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Hitchhiker's Guide to the Galaxy - DVD Review


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</script></div>{/googleAds}In one of the riskiest filmmaking ventures in quite some time, touchstone pictures brings Douglas Adams' 1979 sci-fi bestseller, The Hitchhiker's Guide to the Galaxy, to the big screen. I say risky because it's a rare occurrence that a book of such cultish fame and long awaited anticipation can both please deep-rooted fans and captivate curious greenhorns. But looking at the weekend's competitive fare across the Cineplex, it would be a failure of disastrous proportions for Hitchhiker's Guide to not come out on top of the weekend box office.

I must admit that I never read Adams' novel, so my commentary will be devoid of comparison, however, after seeing the movie, I have to ask the question what's so great about the Hitchhiker's Guide to the Galaxy legacy? I know you're going to tell me that I need to just read the book, but I also know that a movie must be able to stand on its own merit with regards to elements of fine filmmaking. Things like plot continuity, captivating characters, and focused narration must not be overlooked. While watching, I felt a bit left out of the party as if many of the bits and gags were tiny leftover book fragments that probably seemed interesting enough to include in the movie, but that the filmmakers weren't able to creatively and successfully incorporate into the movie's storyline.

To be fair, the film isn't a total failure as I did find myself laughing out loud at some of its dialogue. Clearly Adams had (he died of a sudden heart attack in May 2001) an active imagination and a brilliantly sarcastic eloquence with the written word that sometimes translate well to the big screen. Take the following passage for example. "Vogon poetry is, without a doubt, the third worst poetry in the known galaxy. The second worst poetry is that of the Azgoths of Kria. During a recitation by their poet master Grunthos the Flatulent, entitled Ode to a Small Piece of Green Putty I Found In My Armpit One Midsummer Morning, four of his audience died of internal hemorrhaging and the President of the Mid-Galactic Arts Nobbling Council only survived by gnawing one of his own legs off. The very worst poetry in the galaxy was written by Paula Nancy Millstone Jennings of Greenbridge, Essex, England and was thankfully destroyed with the Earth."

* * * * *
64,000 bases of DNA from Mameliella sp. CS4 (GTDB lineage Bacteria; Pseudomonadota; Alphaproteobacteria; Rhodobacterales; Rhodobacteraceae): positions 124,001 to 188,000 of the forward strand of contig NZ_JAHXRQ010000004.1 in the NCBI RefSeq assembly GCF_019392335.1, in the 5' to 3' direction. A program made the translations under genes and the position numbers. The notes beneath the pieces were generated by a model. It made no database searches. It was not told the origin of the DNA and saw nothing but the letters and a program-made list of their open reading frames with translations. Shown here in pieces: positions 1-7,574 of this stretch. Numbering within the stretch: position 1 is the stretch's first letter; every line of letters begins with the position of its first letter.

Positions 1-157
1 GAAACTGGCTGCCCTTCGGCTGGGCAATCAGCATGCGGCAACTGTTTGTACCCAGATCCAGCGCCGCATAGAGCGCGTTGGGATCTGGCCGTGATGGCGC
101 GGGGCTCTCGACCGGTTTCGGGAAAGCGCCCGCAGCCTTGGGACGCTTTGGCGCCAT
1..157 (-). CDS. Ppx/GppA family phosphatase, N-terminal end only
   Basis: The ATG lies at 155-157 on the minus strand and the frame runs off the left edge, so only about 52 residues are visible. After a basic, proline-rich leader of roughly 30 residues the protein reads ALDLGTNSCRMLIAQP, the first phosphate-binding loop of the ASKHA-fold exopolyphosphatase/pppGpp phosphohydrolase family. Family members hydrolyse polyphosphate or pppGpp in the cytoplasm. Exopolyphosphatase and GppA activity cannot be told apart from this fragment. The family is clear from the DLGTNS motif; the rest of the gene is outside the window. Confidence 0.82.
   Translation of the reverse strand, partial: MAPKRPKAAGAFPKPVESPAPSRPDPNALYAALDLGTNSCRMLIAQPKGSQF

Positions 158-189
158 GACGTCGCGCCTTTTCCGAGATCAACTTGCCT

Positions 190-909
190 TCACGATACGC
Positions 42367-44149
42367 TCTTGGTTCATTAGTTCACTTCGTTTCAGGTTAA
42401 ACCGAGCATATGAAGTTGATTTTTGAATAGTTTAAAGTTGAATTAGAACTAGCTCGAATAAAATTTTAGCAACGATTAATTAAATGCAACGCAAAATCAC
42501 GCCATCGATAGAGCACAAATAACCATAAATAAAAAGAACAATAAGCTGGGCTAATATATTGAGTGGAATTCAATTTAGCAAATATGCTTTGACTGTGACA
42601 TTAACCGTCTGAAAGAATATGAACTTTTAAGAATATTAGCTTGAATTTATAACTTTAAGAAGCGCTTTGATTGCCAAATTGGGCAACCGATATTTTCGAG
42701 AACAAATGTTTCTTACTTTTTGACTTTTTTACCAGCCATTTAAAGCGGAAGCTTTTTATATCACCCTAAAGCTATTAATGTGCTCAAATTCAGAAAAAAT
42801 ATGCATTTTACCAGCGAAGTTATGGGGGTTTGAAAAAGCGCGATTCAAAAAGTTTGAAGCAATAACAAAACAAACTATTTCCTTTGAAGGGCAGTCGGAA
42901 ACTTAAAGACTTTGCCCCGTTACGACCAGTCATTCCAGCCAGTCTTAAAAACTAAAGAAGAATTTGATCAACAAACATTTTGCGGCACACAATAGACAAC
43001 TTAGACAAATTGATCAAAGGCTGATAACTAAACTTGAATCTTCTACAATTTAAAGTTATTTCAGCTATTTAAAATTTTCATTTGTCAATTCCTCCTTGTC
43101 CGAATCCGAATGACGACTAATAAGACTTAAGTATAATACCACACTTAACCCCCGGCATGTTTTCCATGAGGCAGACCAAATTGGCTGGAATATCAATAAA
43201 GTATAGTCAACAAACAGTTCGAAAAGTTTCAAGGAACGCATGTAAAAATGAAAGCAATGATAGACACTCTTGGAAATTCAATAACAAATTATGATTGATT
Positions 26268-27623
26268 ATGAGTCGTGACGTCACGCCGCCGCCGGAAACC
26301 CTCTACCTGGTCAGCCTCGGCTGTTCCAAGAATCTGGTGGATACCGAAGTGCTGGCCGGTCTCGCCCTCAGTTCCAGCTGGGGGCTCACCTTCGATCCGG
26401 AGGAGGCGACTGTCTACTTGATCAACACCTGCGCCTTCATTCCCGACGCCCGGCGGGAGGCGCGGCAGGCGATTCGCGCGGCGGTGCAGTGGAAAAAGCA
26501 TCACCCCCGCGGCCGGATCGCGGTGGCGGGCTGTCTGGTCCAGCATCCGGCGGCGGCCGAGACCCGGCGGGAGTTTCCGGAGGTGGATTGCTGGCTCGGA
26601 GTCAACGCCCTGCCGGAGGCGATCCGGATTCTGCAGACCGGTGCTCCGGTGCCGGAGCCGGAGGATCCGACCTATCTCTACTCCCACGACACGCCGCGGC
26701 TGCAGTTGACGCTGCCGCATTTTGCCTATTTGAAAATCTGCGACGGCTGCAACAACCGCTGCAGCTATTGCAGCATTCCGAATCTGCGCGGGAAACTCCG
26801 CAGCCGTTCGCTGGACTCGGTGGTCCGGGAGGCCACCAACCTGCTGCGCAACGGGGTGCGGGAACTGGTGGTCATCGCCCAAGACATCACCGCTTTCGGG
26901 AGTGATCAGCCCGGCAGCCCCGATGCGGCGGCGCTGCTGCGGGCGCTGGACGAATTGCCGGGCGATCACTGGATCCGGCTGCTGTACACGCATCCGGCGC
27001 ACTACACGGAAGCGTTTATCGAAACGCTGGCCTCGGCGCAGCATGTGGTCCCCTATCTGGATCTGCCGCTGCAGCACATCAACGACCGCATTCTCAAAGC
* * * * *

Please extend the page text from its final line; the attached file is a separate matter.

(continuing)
Typical guy Arthur Dent (Martin Freeman), whose house is about to be demolished to make way for a highway bypass, is whisked aboard an alien spaceship just moments before the Earth is disintegrated. Clad only in PJs and bathrobe, and accompanied by his best friend Ford Prefect (Mos Def), this starts Arthur on a whirlwind tour of the galaxy in search of the meaning of the Universe. Along the way Arthur and Ford hook up with the girl of Arthur's admiration, Trillian (Zooey Deschanel) who changed her name so that it would sound more "spacey", and Zaphod Beeblbrox (Sam Rockwell) the two-headed - two-faced rather - President of the Galaxy. Ultimately, Arthur discovers many things about the Universe, his friends and even himself. Including the fact that a towel is the most useful thing a person can carry. It's little random bits of zaniness like this that populate Adams' story throughout, giving the film a touch of wry British humor as well as many moments of "why was that in there?"

The movie is a both a scathing satire on bureaucratic lunacy and a sarcastic jab at the entire science-fiction genre. It's a playfully frolicsome journey through the galaxy that pours on the jokes without ever taking itself too seriously. Kind of like Monty Python's Flying Circus meets Spaceballs. I can't say I liked the film, but at the same time it's hard to hate its uniquely imaginative whimsy. The action is a bit too episodic in nature and it needs a bit more cohesion to give it official clearance for hyperspace.


DVD

DVD Details:

Screen formats: Widescreen 1.85:1; Full Screen 1.33:1

Subtitles: French; Spanish

Language and Sound: English: DTS 5.1 Surround; French: Dolby Digital 2.0 Stereo; Spanish: Dolby Digital 2.0 Stero.

Other Features: Color; interactive menus; scene access; deleted scenes; making-of featurette.

* Audio Commentaries - Two feature length audio commentaries. 1. With producter Nick Goldsmith director Garth Jennings, and actors Martin Freeman and Bill Nighy. 2. With Producer Robbie Stamp and a colleague of Douglas Adams, Sean Solle.
* Featurette:
o Making-of featurette
o Sing-along music video for "So Long and Thanks for All the Fish."
* Trailers: for other Toushstone releases.
* Deleted Scenes:
o Deleted Scenes
o Really Deleted Scenes

Number of discs: - Keepcase packaging.

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